This Day In Naval History: August 1
1801 - The schooner, USS Enterprise, commanded by Lt. Andrew Sterett, encounters the Barbary corsair, Tripoli, west of Malta. After a three-hour battle, USS Enterprise broadsides the vessel, forcing Tripolis surrender. 1849 - Pope Pius IX and King Ferdinand of the Two Sicilies, briefly visit USS Constitution and marks the first time that a Roman Catholic pope steps foot on American territory. 1921 - A high-altitude bombsight, mounted on a gyroscopically stabilized base was successfully tested at Torpedo Station, Yorktown, Va. This test was the first phase of Carl L.
Fighting Barnacle Buildup with Biology
New research solves a mystery behind the gunk that sticks to the bottoms of ships. The coating of barnacles and other growth along the bottoms of vessels is more than just an eyesore. Biofouling, as it is known, slows down ships and impedes the readiness of emergency response and military vessels. “Biofouling is an economic issue,” said San Diego State University biologist Nick Shikuma. A new study by Shikuma identifies key developmental steps these waterborne organisms must take to metamorphose from their larval to adult state.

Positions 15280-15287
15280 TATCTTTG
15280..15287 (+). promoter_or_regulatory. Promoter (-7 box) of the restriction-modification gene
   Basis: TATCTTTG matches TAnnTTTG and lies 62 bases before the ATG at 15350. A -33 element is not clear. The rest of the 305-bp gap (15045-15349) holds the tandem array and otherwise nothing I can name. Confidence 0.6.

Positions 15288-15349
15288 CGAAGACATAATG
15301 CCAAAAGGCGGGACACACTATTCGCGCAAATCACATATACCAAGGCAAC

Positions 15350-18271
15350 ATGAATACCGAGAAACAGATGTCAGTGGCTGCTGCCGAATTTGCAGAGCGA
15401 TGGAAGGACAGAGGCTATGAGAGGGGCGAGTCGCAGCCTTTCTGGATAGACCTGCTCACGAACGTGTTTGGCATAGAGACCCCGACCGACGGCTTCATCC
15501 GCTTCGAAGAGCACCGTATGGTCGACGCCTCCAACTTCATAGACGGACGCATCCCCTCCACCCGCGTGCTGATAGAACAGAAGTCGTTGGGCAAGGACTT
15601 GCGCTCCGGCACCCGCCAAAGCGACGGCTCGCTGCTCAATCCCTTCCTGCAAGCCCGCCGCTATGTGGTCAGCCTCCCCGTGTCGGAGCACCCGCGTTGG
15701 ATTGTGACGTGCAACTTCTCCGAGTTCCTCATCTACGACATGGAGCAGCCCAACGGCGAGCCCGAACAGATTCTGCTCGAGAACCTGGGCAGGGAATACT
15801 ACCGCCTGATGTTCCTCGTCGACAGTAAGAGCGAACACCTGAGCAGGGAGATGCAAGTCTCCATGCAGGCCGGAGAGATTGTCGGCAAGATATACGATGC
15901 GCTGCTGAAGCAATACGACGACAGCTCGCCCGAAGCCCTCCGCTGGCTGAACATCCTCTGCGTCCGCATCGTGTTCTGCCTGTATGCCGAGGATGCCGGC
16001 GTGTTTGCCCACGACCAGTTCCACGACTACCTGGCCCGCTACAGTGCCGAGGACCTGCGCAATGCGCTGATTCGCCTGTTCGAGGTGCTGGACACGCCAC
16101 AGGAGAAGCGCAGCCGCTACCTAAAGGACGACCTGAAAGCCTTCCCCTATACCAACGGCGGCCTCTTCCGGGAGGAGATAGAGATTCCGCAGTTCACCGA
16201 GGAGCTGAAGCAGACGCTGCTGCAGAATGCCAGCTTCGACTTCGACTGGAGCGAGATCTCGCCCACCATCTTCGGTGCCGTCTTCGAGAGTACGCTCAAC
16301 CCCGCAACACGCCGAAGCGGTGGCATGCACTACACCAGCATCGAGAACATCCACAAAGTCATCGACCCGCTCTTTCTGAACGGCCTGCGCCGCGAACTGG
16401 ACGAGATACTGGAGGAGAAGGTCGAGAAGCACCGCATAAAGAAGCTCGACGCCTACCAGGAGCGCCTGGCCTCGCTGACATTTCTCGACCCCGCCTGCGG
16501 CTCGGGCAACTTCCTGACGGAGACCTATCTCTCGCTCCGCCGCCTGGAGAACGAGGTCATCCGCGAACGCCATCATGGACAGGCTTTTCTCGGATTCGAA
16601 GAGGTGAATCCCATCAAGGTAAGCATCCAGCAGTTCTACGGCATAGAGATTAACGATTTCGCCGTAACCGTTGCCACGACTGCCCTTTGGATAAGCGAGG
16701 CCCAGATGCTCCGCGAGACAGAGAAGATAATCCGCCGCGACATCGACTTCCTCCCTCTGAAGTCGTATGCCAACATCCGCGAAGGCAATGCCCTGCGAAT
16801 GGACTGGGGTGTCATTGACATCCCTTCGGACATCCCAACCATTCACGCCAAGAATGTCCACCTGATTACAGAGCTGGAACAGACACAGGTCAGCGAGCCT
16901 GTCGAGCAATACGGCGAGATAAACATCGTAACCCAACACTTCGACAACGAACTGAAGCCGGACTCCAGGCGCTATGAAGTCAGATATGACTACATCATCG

Will Naval Operations Heat up in the Arctic?
As diminishing sea ice in the Arctic Ocean expands navigable waters, scientists sponsored by the Office of Naval Research have traveled to the region to study the changing environment and provide new tools to help the U.S. Navy operate in a once-inaccessible area. "This changing environment is opening the Arctic for expanded maritime and naval activity," said Rear Adm. Mat Winter, chief of naval research. A recent announcement from the National Snow and Ice Data Center revealed…